City Council members voted unanimously on Monday to spend $3.62 million worth of federal funding on backfilling COVID-related expenses — cleaning supplies, overtime for health and public safety workers and so on — and financially preparing to pay for additional Grand Forks Public Health staff, among several other line items. The city received that money from the $2.2 trillion Coronavirus Aid, Relief and Economic Security Act via North Dakota’s Emergency Commission, which has doled out virtually all of the $1.25 billion it received under the act.

The city is set to send $221,000 of that aid to the school district, assuming the plan passes administrative muster. It would help cover the district’s tab for the 18 people it hired to staff “isolation rooms” at each school for students who show signs of the virus.

Finance staff at the school district expect the virus will mean $3.87 million worth of new expenses — cleaning supplies, new teachers to handle distance learning, a loss of state funding as a few dozen students opt to be home-schooled foremost among them — offset by $2.1 million from the state’s share of the CARES act cash, which leaves a $1.77 million budget gap this school year.

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The money from the city would narrow that gap a modest amount, and district staff expect they’ll receive between $700,000 and $800,000 in supplemental COVID aid from the North Dakota Legislature this spring. If both of those come to pass, it would still mean a $749,000 deficit.

But that figure could drop to about $495,000 if or when the city gets another cash infusion from the state because city leaders could opt to pay Grand Forks Public Schools another $254,000 to cover the remainder of the district’s estimated cost to staff its isolation rooms.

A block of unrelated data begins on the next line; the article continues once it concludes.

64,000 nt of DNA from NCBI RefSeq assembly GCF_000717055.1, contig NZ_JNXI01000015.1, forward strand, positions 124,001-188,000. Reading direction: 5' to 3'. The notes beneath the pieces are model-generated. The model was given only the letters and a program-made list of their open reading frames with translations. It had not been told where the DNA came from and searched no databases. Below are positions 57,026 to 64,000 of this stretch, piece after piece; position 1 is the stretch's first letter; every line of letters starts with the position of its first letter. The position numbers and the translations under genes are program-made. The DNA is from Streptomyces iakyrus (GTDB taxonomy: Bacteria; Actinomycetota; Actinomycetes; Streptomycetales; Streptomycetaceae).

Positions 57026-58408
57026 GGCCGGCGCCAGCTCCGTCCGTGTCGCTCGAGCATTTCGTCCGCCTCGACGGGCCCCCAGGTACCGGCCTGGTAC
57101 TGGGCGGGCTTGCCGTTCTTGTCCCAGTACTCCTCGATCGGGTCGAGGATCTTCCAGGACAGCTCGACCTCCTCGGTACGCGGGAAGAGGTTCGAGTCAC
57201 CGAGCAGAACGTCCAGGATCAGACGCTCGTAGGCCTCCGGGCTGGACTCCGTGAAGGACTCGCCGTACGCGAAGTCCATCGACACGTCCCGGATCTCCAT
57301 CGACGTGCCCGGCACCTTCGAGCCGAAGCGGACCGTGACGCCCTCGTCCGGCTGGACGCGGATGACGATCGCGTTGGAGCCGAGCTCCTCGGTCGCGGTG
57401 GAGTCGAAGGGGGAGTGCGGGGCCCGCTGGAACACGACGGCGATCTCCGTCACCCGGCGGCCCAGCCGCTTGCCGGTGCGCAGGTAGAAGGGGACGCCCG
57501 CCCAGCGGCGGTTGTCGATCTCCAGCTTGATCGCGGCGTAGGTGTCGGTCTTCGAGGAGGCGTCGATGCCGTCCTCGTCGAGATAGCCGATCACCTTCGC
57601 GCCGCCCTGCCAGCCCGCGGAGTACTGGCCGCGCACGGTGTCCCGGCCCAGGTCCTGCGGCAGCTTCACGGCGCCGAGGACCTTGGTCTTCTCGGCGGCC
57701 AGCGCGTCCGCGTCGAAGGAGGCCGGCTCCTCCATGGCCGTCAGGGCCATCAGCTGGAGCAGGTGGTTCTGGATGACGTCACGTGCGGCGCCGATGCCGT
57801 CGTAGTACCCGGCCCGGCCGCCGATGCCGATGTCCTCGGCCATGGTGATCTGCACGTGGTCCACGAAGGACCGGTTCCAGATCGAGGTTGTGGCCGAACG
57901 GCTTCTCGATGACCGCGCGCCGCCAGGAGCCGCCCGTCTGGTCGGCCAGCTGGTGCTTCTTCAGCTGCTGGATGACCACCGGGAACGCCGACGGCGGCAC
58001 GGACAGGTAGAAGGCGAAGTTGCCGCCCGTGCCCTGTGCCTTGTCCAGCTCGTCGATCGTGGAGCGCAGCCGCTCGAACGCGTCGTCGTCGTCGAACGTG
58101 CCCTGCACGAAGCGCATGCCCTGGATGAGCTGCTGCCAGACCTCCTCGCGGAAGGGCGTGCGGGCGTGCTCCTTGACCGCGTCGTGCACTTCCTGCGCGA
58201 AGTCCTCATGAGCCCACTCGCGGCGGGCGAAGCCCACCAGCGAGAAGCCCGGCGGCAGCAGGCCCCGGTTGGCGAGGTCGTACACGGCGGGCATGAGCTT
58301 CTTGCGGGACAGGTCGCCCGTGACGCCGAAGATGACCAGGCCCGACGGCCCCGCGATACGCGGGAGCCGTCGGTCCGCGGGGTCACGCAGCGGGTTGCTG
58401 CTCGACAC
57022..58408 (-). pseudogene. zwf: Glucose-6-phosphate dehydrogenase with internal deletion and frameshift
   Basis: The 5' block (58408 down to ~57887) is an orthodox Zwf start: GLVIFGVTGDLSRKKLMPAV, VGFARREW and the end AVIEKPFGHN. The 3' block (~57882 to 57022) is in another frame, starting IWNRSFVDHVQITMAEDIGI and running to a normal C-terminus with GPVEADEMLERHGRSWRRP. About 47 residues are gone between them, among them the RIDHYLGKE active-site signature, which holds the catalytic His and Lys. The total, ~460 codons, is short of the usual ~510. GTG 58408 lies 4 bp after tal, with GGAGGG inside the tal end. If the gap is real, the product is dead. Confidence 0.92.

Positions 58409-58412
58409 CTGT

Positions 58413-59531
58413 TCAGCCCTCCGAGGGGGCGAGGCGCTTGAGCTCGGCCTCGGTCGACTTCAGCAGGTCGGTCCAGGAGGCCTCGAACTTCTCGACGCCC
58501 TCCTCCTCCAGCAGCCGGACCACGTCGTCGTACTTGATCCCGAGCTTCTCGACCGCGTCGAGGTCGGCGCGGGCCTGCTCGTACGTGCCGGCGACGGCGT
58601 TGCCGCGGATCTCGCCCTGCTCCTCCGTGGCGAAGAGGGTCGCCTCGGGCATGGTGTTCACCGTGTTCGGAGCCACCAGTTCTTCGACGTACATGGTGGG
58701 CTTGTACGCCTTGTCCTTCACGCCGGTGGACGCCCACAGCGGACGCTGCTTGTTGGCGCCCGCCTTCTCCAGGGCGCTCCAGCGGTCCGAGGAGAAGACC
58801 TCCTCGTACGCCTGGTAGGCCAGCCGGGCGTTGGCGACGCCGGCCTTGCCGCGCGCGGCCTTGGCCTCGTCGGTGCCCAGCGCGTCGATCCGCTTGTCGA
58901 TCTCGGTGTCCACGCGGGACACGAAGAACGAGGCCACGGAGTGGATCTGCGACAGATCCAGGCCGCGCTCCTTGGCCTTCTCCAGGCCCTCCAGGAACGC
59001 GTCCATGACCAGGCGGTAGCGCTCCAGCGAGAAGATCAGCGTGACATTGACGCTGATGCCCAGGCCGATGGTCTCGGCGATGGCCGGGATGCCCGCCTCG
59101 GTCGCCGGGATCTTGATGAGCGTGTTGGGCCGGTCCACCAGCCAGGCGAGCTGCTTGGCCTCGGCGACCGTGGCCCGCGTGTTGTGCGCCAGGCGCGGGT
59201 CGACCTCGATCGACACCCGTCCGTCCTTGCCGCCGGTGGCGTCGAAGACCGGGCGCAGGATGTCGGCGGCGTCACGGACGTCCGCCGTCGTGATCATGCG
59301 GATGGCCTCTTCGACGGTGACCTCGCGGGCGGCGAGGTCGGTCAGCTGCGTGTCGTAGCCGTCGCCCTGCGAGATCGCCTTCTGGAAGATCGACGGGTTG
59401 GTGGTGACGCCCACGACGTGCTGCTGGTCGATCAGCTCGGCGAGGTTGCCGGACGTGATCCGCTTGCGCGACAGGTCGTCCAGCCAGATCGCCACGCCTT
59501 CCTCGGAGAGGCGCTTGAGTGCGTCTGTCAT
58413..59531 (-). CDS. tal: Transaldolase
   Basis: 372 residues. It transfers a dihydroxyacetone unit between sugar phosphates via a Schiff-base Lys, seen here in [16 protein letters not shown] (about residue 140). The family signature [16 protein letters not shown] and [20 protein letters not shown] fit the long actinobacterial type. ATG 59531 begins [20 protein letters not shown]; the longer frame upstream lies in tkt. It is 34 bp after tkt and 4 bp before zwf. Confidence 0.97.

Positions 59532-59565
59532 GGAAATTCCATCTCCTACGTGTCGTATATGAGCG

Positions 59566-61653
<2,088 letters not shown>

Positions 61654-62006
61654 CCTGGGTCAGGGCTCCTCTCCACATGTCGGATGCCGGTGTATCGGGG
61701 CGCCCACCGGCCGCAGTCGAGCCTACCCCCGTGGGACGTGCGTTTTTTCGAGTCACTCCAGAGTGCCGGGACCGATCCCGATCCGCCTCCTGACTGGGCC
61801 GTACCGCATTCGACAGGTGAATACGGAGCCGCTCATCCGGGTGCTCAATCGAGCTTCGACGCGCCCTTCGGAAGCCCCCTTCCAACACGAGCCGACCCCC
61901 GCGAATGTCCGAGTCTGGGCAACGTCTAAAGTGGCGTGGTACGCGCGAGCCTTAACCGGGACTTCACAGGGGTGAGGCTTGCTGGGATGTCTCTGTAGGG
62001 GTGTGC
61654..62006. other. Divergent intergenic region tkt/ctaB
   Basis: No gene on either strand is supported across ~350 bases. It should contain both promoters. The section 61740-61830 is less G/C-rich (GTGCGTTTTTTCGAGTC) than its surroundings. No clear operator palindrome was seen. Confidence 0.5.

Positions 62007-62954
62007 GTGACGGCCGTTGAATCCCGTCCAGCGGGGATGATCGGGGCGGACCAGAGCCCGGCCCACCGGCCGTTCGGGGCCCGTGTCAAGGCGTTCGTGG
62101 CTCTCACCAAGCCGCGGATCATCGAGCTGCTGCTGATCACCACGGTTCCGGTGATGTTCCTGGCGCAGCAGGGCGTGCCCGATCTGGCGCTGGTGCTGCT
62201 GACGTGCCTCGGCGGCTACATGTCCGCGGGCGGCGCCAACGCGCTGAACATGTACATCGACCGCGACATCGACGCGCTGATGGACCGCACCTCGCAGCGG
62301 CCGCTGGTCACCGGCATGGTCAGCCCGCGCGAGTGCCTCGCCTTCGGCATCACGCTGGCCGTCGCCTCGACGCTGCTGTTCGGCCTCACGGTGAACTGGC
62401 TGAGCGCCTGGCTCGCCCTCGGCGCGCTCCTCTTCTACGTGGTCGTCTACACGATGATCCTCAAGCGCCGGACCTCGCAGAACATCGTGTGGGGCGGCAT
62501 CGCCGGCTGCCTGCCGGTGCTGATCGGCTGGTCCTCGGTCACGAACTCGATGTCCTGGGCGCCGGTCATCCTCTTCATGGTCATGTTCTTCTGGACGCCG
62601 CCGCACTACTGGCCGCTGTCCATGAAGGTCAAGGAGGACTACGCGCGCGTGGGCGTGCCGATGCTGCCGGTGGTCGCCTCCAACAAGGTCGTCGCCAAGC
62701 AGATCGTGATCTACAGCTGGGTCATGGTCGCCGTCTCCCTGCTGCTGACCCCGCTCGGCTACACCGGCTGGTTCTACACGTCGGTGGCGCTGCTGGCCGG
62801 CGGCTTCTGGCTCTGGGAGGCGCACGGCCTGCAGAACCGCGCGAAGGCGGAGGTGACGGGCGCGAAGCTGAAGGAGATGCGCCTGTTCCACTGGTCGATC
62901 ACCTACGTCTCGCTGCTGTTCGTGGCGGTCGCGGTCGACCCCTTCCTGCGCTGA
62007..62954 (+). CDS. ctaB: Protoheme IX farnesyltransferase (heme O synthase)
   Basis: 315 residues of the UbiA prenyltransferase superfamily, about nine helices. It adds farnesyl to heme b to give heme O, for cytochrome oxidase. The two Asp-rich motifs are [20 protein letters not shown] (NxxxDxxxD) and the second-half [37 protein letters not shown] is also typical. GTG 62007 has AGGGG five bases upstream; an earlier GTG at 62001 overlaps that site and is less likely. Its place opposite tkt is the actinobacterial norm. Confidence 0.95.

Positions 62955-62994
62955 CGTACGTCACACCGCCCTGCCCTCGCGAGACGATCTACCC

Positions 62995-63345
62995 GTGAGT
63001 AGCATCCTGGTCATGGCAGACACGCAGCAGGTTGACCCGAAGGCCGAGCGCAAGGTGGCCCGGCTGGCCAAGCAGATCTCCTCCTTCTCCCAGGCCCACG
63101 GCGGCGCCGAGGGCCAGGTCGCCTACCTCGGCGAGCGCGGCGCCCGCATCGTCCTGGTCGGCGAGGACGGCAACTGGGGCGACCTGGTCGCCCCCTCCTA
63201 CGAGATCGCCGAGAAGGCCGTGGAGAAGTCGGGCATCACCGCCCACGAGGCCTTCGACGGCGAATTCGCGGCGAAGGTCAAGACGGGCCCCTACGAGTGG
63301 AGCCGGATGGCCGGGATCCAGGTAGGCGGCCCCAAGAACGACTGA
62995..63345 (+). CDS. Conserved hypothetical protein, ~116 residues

If the next round of COVID aid doesn’t leave that much money up for grabs, city staff may recommend dipping into $298,000 worth of CARES Act funding for the city’s Community Development Block Grant program to make up the remainder. That money subsidizes renovation projects and programming for low- and moderate-income Grand Forks residents.

“It’s kind of an and/or strategy,” City Administrator Todd Feland told the Herald. “We may look to CDBG, and we might do a combination of the two.”

Regardless of the exact financial path, Council Vice President Jeannie Mock worried on Monday that the city might be overstepping its bounds by subsidizing another government’s costs, and whether that subsidy might end up being made redundant by future rounds of COVID aid.

“The city doesn’t really fund the school district,” she told the Herald. “Is it appropriate for us to fill the gaps for the school? Because that’s not typically the city’s role.”

Council President Dana Sande said he liked Mock’s line of thinking, but worried that a lack of COVID funding might mean students are forced to learn remotely and, in turn, that parents have to choose between staying home with them or heading to work themselves.

“For me, this is an economic development issue,” Sande said. “We’ve got to figure out a way to keep the kids in schools.”

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